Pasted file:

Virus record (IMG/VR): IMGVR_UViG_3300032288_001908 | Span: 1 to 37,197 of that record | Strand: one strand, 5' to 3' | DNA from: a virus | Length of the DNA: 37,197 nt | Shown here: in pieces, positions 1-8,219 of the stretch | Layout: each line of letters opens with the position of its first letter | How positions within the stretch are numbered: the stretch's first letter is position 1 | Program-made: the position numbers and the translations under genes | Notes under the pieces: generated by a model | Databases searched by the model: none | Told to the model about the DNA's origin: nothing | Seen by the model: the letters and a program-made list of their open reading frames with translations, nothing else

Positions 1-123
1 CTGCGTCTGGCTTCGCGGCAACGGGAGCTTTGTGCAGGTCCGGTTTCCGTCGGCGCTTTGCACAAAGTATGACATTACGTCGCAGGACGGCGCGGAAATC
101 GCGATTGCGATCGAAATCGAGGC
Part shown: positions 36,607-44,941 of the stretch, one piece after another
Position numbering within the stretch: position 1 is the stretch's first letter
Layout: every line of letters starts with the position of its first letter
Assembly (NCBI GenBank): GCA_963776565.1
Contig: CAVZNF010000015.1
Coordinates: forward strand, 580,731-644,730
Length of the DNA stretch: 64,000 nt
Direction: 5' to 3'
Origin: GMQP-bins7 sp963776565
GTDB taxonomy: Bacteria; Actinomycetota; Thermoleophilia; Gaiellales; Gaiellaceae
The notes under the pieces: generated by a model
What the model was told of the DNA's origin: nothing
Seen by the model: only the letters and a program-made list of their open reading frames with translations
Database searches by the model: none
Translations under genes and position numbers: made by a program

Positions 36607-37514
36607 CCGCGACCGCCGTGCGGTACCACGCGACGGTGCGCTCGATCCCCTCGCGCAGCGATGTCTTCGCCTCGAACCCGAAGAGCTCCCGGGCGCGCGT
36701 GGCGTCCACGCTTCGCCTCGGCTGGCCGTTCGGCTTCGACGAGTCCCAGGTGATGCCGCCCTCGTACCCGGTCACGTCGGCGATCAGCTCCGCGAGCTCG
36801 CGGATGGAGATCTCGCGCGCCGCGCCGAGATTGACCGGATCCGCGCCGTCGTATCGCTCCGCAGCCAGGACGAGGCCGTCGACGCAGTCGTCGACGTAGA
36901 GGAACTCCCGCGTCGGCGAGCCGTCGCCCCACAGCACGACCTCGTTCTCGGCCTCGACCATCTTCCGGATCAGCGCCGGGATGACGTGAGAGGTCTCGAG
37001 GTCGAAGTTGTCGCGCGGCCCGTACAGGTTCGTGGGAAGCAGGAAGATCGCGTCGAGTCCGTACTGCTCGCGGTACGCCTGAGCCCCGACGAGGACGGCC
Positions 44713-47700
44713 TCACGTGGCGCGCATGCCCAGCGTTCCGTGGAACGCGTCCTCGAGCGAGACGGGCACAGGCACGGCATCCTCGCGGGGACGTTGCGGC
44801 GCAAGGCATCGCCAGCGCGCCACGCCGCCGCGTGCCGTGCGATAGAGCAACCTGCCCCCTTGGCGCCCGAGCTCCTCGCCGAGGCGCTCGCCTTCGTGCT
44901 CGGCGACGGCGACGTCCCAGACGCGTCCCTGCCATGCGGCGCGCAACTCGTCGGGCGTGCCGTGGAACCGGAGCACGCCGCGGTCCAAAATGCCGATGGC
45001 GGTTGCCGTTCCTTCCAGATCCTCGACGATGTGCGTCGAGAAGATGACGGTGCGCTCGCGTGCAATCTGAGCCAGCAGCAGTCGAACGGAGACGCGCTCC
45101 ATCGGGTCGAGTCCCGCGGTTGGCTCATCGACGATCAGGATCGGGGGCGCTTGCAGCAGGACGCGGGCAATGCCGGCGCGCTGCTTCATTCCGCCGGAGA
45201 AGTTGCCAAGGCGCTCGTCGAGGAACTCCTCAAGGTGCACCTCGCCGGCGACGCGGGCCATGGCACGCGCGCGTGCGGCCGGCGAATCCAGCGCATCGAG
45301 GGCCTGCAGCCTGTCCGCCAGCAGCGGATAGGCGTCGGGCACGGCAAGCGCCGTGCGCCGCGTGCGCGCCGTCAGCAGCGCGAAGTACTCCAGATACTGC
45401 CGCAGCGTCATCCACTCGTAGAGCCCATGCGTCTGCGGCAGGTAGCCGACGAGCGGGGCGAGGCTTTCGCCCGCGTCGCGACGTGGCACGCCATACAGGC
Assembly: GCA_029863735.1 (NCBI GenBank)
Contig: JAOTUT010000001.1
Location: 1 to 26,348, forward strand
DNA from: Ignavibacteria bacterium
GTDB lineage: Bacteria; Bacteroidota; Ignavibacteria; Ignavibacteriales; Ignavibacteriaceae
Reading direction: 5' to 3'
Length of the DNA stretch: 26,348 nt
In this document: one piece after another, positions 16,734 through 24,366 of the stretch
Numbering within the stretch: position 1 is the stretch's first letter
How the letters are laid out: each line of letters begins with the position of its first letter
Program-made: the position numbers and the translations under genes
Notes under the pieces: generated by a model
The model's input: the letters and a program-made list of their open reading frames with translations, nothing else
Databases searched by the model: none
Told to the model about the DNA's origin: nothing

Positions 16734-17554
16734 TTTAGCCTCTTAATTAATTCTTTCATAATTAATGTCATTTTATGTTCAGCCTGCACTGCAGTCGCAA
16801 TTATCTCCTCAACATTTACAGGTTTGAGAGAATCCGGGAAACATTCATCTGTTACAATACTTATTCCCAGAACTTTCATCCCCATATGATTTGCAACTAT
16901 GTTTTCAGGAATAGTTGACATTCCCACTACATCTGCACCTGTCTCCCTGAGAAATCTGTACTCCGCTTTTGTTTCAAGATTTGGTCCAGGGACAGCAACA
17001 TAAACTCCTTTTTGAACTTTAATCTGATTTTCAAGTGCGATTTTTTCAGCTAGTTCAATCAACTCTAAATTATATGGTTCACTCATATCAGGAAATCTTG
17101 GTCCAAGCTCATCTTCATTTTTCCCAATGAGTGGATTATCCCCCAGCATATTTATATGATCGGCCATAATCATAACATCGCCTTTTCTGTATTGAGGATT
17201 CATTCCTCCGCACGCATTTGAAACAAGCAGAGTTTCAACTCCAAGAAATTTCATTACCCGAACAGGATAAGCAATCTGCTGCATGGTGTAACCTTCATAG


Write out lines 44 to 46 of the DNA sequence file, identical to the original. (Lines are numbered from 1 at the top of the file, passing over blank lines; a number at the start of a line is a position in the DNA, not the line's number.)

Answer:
How the letters are laid out: each line of letters begins with the position of its first letter
Program-made: the position numbers and the translations under genes
Notes under the pieces: generated by a model